Two types of vaccines
(i) a mesogenic strain for the adult birds
(ii) a lentogenic strain for younger birds or baby chicks are useful. The 'Mukteswar' or 'R2B' mesogenic vaccine strain developed at the Indian Veterinary Research Institute, Mukteswar is used for adult birds (age over 6 weeks). The vaccine consists of freeze-dried virus grown in chick embryos. Vaccination of birds 6- week- old and above confers lasting immunity. Some side reactions include incoordination of limbs and sometimes paralysis in 1 to 3% of the vaccinated birds. The reactions may become more acute, if the birds are affected with roundworms, coccidiosis or are weak on account of malnutrition.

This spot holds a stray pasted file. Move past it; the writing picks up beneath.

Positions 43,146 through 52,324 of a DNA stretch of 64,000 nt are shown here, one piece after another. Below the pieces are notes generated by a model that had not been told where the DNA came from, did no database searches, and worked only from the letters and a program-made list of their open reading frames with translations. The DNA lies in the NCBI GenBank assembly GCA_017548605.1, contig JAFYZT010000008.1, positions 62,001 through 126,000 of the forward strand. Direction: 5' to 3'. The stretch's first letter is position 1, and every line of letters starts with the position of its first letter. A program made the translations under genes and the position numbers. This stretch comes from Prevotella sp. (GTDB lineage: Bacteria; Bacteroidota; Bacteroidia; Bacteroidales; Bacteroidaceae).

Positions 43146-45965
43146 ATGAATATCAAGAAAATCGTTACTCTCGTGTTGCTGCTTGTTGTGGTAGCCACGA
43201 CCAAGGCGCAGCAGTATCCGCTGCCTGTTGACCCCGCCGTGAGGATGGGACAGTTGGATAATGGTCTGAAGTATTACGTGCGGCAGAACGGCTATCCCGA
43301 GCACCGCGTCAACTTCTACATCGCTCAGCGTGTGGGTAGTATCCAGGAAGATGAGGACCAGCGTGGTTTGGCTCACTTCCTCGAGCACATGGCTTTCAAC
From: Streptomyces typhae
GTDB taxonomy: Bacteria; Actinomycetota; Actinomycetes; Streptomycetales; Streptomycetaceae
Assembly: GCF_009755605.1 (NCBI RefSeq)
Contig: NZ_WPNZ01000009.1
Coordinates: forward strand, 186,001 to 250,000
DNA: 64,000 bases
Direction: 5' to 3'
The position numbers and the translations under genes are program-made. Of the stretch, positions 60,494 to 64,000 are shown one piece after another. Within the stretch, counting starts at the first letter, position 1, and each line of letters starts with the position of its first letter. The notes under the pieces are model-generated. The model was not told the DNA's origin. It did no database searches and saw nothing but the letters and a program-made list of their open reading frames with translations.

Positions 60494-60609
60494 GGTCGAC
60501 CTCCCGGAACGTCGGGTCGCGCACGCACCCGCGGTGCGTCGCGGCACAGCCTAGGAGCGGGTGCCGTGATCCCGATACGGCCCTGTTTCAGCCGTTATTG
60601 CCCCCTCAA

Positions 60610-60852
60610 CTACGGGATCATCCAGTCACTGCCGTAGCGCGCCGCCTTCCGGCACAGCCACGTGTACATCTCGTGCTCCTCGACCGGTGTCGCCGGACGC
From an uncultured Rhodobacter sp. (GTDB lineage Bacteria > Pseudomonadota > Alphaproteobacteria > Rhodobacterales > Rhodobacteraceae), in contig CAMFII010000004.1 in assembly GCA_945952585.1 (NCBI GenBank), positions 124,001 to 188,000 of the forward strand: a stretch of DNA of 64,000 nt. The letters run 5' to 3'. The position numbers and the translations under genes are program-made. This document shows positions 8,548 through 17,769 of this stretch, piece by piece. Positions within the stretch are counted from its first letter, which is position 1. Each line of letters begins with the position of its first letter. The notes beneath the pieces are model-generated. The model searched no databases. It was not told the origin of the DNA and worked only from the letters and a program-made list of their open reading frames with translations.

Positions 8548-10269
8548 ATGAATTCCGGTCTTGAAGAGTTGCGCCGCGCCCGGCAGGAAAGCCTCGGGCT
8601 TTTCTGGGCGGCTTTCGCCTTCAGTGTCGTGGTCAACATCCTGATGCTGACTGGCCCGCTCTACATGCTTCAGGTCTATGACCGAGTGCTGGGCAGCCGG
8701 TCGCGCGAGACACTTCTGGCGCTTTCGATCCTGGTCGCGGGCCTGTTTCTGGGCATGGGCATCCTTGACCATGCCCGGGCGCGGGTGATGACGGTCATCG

A second vaccine, Ranikhet disease vaccine 'F' strain for young birds (week-old chicks) is also produced in India. This virus strain was first experimented upon in England. The vaccine consists of freeze-dried virus grown in chick embryos. The vaccine is instilled into the eyes and nostrils of week-old baby chicks. It confers immunity for a short period. When the chicks become 6- week- old they should be revaccinated with the Ranikhet disease 'Mukteswar' strain vaccine for a more lasting protection.Another virus strain, 'La Sota' of American origin is also in use in India. The vaccine is prepared in the same manner as described for 'F' strain vaccine. It has been used successfully for the protection of baby chicks till they are 6- weeks old. The vaccines for mass-scale in young birds/baby chicks are used as 'nasal drops'. Although in developed and well-controlled poultry establishments, effective vaccination can be carried out by giving the vaccine in drinking water or as eye-drops / aerosols.